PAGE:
NEW YORK (Jan. 15)
American Jewish organizations are establishing a series of communication networks to ensure that the latest information on developments in the Persian Gulf is continuously available to the Jewish community leaders.
They also want to make sure that local activities relating to the Gulf crisis, such as rallies or demonstrations, are coordinated nationally as tension builds in the Middle East.
The Conference of Presidents of Major American Jewish Organizations is setting up a “crisis response center” to monitor developments in Washington, at the United Nations and in the Middle East itself.
“Silence in this case is our enemy,” Shoshana Cardin, the new chairman of the conference, said at a news briefing Tuesday. “Sleep is not on our agenda.”
In conjunction with the Council of Jewish Federations and the National Jewish Community Relations Advisory Council, the Conference of Presidents is establishing a toll-free hotline for federation executives to call for information on the Gulf. This will complement an already set-up phone line for Jewish organizational leaders.
The new hotline will be updated twice daily with the latest information on the Gulf crisis and Israel. Phone lines are scheduled to be installed this week, but no phone number is yet available.
In addition, the CJF satellite network will be available to link national Jewish leaders in New York and federation leaders around the country with Israel, Marvin Lender, national chairman of the United Jewish Appeal, announced Tuesday.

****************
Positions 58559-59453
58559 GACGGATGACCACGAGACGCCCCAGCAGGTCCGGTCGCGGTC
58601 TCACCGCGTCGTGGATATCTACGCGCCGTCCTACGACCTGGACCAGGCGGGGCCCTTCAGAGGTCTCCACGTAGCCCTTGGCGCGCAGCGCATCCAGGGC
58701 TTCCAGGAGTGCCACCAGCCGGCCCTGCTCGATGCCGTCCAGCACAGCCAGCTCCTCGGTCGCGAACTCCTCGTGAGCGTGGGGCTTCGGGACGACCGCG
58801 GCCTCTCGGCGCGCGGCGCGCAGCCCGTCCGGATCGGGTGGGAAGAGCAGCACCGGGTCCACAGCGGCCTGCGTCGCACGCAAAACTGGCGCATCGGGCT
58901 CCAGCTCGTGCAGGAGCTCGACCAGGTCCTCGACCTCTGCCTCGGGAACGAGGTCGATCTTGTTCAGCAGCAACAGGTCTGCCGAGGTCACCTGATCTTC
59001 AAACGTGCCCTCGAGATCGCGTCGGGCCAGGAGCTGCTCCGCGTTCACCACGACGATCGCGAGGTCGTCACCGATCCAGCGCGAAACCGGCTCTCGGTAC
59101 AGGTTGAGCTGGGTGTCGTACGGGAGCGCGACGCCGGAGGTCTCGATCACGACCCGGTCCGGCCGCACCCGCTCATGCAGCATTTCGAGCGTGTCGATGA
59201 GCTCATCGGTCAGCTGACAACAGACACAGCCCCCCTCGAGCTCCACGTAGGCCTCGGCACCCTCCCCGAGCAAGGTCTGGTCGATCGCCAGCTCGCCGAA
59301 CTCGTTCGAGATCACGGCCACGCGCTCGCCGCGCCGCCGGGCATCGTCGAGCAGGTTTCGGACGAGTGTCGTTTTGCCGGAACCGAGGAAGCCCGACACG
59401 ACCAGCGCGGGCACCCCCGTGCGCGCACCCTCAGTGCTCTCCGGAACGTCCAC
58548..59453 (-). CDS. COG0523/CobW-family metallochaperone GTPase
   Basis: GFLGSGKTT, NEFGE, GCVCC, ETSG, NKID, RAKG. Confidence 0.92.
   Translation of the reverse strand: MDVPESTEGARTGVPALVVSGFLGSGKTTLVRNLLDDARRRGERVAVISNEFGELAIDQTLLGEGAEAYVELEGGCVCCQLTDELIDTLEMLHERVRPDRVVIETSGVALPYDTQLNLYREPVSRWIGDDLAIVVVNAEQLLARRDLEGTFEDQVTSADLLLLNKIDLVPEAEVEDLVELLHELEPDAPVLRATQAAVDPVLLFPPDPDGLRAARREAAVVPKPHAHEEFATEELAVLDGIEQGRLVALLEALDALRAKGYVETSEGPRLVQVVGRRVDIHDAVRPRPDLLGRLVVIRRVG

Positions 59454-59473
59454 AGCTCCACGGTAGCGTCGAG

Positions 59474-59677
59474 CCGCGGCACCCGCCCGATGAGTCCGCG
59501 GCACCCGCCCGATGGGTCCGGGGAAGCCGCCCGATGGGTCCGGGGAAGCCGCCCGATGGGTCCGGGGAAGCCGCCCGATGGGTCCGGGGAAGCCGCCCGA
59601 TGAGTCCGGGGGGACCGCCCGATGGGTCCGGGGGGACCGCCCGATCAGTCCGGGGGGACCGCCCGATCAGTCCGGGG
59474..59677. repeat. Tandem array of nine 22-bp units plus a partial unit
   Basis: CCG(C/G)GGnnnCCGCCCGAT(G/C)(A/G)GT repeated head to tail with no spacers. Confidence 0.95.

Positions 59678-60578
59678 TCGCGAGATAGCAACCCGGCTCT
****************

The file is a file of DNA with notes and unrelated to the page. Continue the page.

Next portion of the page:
SATELLITE BROADCASTS ON SHORT NOTICE
Lender spoke during a satellite broadcast Tuesday morning linking federation leaders from 70 communities across North America with UJA leaders and three Israeli officials: Eliahu Ben-Elissar, chairman of the Knesset Foreign Affairs and Defense Committee; Jerusalem Mayor Teddy Kollek; and Simcha Dinitz, chairman of the Jewish Agency and World Zionist Organization Executives.
According to Lender, the teleconference was arranged in about 24 hours and will be used again if Israel becomes directly involved in Persian Gulf developments.
NJCRAC has stepped up its community relations efforts since the Aug. 2 Iraqi invasion of Kuwait, according to Kenneth Bandler, the agency’s director of public information.
NJCRAC is the coordinating body for 13 national agencies and more than 100 community relations councils. It has provided local agencies with regularly updated advice on handling national and international issues, responding to media queries and interpreting Bush administration policy.
NJCRAC has also been considering instituting its own information line to provide callers with updated reports about Gulf developments.